We gathered on a rainy Saturday afternoon at the visitor’s center for a hike to Terry Riley Bridge and the ceremony that would take place there. As rain fell and mud mucked, second grade Daisy scouts anticipated becoming Brownies.

Under raincoats, the girls wore the blue vests of Daisies, covered with badges they’d earned over two years and the array of petals representing Daisy values (including honesty & fairness, consideration & caring, making the world a better place and respect for authority, others & self).

After slippery declines and tromping twists and turns, our group arrived at the spot. Girls lined up on one side of the bridge, while family members waited for them on the other.

One by one each girl crossed the wood-planked, wobbling suspension bridge in her own signature style. Some ran; others walked solemnly. Our “Lala” walked chin up, alternating between a serious expression and a proud, wide grin.

When a girl reached the end of the bridge, one troop leader took her blue Daisy vest and replaced it with the brown vest of a Brownie, proclaiming to those assembled across the bridge, “_________ is now a Brownie girl scout!”

The other troop leader hugged the new Brownie and said, “You are brave, and we are so proud of you. Congratulations.”

And then those assembled cheered.

I can’t stop thinking about the metaphor for all of us in the wobbly boards of that bridge, in the walk from one side to another, in the being named… and embraced.

Part of the beauty in rites of passage is that they not only delineate the significance of a moment in time for those making passage, but also point to greater truths for those of us witnessing the rite.

Watching my girl’s face and body language, I was struck by the mix of emotions in crossing over — for in embracing something new and exciting, there is most often, too, a form of loss.

Parents feel it as we watch our children grow another year older and more them, and yet we grieve the fast passing of time, the way their skin grows taut and our laps grow small. Children feel it in the move from young childhood to adolescence, from among the youngest to the oldest, into new privileges and new bodies and increasing responsibility for their lives. We experience it in the hope of new opportunities — ones for which we may look forward with anticipation, but for which we feel highly unprepared, lacking skill and capacity.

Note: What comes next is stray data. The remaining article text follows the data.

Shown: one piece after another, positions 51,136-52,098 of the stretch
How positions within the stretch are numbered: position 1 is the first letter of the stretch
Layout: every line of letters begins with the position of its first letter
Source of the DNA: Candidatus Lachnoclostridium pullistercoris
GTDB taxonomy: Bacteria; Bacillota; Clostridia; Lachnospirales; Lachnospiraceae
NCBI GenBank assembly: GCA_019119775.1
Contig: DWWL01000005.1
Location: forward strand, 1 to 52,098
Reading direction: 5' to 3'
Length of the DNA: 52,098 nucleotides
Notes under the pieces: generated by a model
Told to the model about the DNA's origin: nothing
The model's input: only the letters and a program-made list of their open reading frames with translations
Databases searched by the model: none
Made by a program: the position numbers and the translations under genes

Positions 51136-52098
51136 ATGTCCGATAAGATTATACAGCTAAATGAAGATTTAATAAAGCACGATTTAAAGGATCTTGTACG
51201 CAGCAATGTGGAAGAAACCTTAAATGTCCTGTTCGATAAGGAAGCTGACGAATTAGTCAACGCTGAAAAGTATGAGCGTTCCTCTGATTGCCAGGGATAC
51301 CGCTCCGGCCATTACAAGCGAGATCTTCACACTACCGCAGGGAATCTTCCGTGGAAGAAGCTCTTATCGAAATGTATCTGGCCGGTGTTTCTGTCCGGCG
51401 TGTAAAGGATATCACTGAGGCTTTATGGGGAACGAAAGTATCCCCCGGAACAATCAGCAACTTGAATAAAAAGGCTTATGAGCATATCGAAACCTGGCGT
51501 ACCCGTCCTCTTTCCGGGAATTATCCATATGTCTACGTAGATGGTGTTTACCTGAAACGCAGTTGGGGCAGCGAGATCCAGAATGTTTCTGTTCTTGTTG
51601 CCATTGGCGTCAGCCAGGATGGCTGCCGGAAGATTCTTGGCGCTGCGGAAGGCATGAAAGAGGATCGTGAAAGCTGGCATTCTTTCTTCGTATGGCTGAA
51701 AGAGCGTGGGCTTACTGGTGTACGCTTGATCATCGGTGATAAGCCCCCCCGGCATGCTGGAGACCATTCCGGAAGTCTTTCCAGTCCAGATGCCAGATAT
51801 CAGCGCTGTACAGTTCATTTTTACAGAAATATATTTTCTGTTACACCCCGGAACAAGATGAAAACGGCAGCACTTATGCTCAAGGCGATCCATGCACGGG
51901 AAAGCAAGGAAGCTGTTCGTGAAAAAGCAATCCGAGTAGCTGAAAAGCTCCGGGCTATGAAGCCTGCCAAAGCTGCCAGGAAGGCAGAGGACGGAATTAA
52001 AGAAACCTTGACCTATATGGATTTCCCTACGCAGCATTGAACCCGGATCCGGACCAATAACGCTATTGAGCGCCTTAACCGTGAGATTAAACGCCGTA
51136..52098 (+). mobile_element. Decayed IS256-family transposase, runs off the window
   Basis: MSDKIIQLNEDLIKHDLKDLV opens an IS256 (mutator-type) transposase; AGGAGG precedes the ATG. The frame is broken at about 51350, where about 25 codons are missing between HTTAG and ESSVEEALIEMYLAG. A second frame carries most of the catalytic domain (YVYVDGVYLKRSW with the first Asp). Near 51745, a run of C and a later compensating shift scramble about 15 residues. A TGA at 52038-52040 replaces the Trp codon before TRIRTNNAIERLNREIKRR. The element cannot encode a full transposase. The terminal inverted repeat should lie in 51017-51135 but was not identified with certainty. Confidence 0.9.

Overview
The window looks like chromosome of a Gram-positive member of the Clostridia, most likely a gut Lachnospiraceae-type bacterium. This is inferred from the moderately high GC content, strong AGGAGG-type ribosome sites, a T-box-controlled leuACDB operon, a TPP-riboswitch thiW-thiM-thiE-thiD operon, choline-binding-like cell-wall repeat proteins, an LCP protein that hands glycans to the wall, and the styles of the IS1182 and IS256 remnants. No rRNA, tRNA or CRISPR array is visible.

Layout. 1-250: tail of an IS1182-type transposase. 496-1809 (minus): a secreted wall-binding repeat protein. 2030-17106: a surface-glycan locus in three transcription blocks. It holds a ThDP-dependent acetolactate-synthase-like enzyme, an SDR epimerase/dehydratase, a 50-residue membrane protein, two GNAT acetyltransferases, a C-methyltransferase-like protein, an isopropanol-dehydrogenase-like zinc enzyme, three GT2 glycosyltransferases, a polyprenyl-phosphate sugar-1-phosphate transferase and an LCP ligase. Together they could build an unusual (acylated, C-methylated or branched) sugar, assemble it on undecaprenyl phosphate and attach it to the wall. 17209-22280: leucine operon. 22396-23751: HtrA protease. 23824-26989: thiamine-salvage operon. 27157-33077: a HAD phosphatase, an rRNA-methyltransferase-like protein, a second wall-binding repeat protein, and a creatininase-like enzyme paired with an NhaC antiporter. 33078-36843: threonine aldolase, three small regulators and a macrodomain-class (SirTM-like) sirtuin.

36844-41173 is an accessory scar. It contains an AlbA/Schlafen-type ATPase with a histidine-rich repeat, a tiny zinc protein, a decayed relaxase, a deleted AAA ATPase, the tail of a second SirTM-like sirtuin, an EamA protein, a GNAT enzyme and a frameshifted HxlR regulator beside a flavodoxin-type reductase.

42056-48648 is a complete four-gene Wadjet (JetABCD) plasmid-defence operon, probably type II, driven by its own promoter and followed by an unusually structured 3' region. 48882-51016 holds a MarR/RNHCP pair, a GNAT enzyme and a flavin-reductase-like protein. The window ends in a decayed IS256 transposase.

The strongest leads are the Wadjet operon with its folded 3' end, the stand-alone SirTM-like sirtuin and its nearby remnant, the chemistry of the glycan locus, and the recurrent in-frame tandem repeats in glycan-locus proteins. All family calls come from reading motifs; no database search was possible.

Watching the Daisies walk (and run) to become Brownies, I was caught up, too, by the significance of the bridge. The fear involved in unsteady footing, the land so far below shaky passage, as well as the necessity of bridges to bring us from one side across and to a new place.

And I recognized again what beauty in the crowd of witnesses — those beckoning us from the other side, those cheering from behind, those whispering into our ear, “we are proud of you.” Those beholding as we are proclaimed something new.

Perhaps for you today, you’ve got your own bridge to cross, and you’re afraid. Or doubting. Or grieving….you liked where you stood before. Maybe you are shrinking back, wondering if you’re in the right place. Or maybe you’re ready to run.

Maybe something is holding you on the safe side and you aren’t yet willing to step out onto the bridge.

Maybe you are on the bridge, caught up in the sway back and forth, looking at the chasm below and wondering if it might just be better to turn around and start across another day.

Maybe you long for witnesses of how far you’ve come to say, well done. To remind you of what’s true. Keep pressing on, sister soldier. We are proud of you. And you are brave. And you are new. 

Perhaps we do well to see life as one long bridge, one long race (metaphors certainly abound in that case). Or some days we may do better to recognize all the bridges, all these rites of passage — the bridge we crossed last year, the bridge right at our feet, the one just ahead — all the connections marking our journey from there to here.

Now here to there.


What’s a bridge you’ve crossed? How did that feel? What truth did you learn?

What do you think God is saying to you as you ready to cross or continue across the divide? Is there a way I, as a fellow traveler, can support you on the bridge?

Are you feeling afraid? Unsure of next steps? Alone? Excited, but nervous to hope too big?

I’d love to be among those cheering you on. Share in the comments or feel free to contact me (via email) by using the form below. Thank you, as always, for your presence here.


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